Travel date: May 18, 2022
Name of Meeting/Event/Activity: 12th World Research Congress of the EAPC
Origin: Mbarara, Uganda / Destination: Vilvoorde, Belgium
The three days away from my routine duties to be able to focus on the online plenary and abstract presentation sessions has been a priceless experience. I have been exposed to so much that has developed in palliative care that I did not know about. The opening ceremony presentation challenged me to think about whether we are paying the due attention to issues of standards in our palliative care practice. The presenter also challenged me about the critical need for palliative care practitioners and administrators to continuously seek for new knowledge and not stick to what we have always known. There were other helpful topics that were discussed like the need for palliative sedation, and the need for more research on opioids and analgesia because there are people out there still suffering from intractable pain. I was also impressed by the presentations that pointed out the importance of spirituality in the bereavement process of the patient and the family members.
The Research congress was excellent, full of information that will help palliative care practitioners, administrators and academicians move forward to greater heights in palliative care provision.
I want to do two things. I want to share the presentations that directly relate to our situations in practice here in my place of work. I want my colleagues to here for themselves what is being said about palliative care today. I hope this will stir up the conversation about standards and help us begin to change the way we work and prompt research in various areas of our work.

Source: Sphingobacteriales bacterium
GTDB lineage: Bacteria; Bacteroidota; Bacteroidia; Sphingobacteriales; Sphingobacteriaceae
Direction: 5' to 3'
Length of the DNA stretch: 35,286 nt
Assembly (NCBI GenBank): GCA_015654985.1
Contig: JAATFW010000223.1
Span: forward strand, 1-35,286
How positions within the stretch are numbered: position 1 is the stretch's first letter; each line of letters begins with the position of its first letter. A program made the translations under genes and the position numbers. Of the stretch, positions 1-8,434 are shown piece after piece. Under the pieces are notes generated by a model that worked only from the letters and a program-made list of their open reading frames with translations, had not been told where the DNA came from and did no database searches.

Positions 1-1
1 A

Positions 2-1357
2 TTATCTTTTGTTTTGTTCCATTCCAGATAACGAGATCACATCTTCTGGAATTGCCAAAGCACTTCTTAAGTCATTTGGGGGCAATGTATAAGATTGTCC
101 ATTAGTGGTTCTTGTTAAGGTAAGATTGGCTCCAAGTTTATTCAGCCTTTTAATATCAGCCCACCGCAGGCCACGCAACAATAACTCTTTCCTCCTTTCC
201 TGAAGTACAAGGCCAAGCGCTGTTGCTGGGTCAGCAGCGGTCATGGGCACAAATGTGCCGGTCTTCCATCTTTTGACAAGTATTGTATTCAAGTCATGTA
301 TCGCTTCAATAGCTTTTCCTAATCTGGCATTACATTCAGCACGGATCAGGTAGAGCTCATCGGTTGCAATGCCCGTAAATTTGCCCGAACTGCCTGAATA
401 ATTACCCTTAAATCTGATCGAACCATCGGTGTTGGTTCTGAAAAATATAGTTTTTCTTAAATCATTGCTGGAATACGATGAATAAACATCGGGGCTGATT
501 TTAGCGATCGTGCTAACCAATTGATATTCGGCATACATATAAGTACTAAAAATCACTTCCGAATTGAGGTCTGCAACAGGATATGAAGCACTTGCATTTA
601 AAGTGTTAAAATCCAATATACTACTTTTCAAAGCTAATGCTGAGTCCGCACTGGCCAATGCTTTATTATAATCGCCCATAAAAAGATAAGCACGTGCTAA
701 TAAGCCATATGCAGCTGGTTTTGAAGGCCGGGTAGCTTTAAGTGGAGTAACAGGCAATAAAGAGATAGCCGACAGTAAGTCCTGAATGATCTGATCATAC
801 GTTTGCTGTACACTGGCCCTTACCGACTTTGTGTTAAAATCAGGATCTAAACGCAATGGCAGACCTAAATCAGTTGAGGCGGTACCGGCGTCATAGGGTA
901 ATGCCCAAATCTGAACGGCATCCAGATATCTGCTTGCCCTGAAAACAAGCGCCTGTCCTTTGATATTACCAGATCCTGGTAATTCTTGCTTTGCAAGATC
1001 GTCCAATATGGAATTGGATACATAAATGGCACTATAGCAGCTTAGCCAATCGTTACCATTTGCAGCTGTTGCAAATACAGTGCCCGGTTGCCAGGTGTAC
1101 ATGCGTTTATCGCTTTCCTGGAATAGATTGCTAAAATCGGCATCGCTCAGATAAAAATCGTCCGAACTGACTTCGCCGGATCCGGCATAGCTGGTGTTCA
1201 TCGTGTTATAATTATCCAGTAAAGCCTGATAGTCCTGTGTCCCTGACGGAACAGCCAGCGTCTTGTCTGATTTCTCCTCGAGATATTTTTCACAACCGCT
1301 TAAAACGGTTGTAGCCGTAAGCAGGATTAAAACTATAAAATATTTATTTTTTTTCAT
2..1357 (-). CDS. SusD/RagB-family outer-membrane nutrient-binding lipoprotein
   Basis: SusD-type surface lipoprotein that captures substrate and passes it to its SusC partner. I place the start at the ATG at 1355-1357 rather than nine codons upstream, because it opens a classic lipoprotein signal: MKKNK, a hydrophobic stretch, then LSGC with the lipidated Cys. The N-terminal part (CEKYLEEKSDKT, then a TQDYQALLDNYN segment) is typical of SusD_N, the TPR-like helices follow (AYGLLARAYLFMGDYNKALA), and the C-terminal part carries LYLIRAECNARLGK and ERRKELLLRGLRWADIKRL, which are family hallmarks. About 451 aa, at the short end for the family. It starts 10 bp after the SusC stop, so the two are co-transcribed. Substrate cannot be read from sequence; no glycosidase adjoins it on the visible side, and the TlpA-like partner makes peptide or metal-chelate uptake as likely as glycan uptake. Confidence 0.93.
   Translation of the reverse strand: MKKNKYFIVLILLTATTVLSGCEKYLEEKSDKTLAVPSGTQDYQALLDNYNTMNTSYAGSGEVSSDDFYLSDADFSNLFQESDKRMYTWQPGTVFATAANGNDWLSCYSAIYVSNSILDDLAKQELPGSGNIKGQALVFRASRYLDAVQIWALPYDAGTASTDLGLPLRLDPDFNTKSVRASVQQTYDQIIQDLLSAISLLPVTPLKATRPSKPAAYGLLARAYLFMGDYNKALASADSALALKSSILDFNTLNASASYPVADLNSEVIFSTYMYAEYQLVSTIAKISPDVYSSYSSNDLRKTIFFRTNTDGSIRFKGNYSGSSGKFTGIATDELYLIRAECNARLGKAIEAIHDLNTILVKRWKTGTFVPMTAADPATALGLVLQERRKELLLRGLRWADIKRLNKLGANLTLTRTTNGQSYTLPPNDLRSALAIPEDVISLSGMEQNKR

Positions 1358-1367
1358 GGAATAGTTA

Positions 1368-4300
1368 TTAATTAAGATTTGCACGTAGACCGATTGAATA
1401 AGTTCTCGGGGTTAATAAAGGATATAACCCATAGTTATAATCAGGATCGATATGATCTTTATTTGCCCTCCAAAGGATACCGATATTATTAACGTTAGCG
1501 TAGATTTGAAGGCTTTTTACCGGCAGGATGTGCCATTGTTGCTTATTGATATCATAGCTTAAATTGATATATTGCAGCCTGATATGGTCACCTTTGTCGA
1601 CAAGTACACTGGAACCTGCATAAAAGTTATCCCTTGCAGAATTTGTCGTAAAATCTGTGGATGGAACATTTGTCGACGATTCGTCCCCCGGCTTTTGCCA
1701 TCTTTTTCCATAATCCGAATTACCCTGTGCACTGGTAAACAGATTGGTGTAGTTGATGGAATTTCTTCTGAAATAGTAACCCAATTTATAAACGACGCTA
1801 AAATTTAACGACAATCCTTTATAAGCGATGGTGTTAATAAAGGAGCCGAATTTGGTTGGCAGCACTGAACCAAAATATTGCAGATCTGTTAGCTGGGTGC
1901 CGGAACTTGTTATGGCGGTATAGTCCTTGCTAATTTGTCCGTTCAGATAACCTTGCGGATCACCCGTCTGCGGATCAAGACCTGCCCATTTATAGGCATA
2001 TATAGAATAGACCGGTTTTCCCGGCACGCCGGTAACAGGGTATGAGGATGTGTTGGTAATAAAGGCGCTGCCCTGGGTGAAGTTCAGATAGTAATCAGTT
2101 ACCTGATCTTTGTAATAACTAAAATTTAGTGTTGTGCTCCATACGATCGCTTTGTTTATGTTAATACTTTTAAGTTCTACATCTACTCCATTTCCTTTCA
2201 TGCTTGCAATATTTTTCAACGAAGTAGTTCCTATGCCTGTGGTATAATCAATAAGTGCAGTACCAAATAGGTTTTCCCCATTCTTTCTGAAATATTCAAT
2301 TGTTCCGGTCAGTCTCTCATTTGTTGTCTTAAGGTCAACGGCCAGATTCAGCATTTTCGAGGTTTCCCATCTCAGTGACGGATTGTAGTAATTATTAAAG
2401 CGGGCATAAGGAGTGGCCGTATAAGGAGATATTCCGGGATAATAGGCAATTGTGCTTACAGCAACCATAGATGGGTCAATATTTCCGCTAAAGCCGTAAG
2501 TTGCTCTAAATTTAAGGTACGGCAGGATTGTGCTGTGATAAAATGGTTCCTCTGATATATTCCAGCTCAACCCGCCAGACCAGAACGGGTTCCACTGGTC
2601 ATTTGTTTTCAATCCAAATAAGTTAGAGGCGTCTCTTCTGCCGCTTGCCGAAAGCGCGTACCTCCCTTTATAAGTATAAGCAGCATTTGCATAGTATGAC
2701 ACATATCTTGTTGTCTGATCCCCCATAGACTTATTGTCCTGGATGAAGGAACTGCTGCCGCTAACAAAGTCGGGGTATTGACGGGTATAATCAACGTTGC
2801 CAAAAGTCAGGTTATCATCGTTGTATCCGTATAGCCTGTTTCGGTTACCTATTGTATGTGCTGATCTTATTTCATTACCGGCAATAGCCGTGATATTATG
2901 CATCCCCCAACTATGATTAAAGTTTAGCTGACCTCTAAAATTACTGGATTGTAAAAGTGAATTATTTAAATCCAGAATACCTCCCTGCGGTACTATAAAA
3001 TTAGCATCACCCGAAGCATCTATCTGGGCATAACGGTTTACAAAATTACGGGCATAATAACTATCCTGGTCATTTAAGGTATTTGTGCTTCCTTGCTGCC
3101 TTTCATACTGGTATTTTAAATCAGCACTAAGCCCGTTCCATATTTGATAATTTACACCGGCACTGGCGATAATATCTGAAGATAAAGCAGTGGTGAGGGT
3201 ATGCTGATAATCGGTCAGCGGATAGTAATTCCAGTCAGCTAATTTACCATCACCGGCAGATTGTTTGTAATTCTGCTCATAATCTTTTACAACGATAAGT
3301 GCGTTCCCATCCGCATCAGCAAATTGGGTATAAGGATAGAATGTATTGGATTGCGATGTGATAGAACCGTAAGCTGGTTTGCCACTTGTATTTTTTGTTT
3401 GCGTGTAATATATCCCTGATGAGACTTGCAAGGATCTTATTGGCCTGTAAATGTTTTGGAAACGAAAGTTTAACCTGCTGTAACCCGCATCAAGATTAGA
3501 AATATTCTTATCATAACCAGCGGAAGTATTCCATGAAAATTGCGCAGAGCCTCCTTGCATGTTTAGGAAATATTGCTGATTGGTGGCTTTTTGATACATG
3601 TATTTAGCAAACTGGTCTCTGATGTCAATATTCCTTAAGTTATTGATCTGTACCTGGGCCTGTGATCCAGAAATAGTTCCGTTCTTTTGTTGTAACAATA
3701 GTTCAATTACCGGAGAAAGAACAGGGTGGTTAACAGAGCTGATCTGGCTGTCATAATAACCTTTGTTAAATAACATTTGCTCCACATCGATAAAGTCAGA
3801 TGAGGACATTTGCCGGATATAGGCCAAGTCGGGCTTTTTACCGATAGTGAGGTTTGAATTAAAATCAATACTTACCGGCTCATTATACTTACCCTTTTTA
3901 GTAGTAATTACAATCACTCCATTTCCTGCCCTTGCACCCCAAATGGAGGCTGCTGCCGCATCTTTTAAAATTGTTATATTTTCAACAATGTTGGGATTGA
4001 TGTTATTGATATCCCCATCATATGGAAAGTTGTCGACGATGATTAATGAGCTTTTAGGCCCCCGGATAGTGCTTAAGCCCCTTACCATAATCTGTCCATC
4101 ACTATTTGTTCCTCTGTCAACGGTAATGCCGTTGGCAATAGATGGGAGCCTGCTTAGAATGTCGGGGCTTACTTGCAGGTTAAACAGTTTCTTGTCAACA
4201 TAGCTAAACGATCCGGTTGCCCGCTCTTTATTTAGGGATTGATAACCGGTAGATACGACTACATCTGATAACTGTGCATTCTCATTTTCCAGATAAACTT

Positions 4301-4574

Secondly, I want to engage the Hospital team so as to find a way to share these advancements in palliative care research and practice. I work in a hospice that is a few kilometers away from the main regional referral hospital. The hospital team depends on us to provide palliative care but we are a small team and cannot handle the need in the hospital on our own. My plan is to engage the hospital team beginning with making a presentation on pain assessment and management in the paediatric Oncology ward to the nurses and doctors working there. This will help open the team up to consider building their own capacity to assess and manage pain. Also, the hospital may appreciate the need for palliative care and participate in building capacity of its staff to provide palliative care on their own
It would be nice if the online participants at a research congress could be allowed into the networking sessions as well. I was unable to attend all the breakfast networking sessions. All the other sessions were easily accessible to me.
Our main needs as we try to implement palliative care in my country include:
• Very few physicians and general practitioners interested in palliative care. This means the advocacy is stifled. Doctors are the best people to convert doctors to support palliative care
• Limited research is going on to figure out how to improve our local situation regarding pain assessment and management in palliative care
• Many people in the community think that receiving palliative care means hastened death, which is not true. Palliative care is all about improving quality of life of the suffering
• There is a huge knowledge gap among health care practitioners regarding palliative care this includes the doctors, nurses, physiotherapists etc. There is also a need for other professional to support the provision of quality palliative care as required. For example, social workers, spiritual leaders, occupational therapists to mention but a few
The main thing to do to overcome these barriers is to disseminate knowledge. The second thing is to act on this knowledge by using it to advocate for what is right for the patient and family.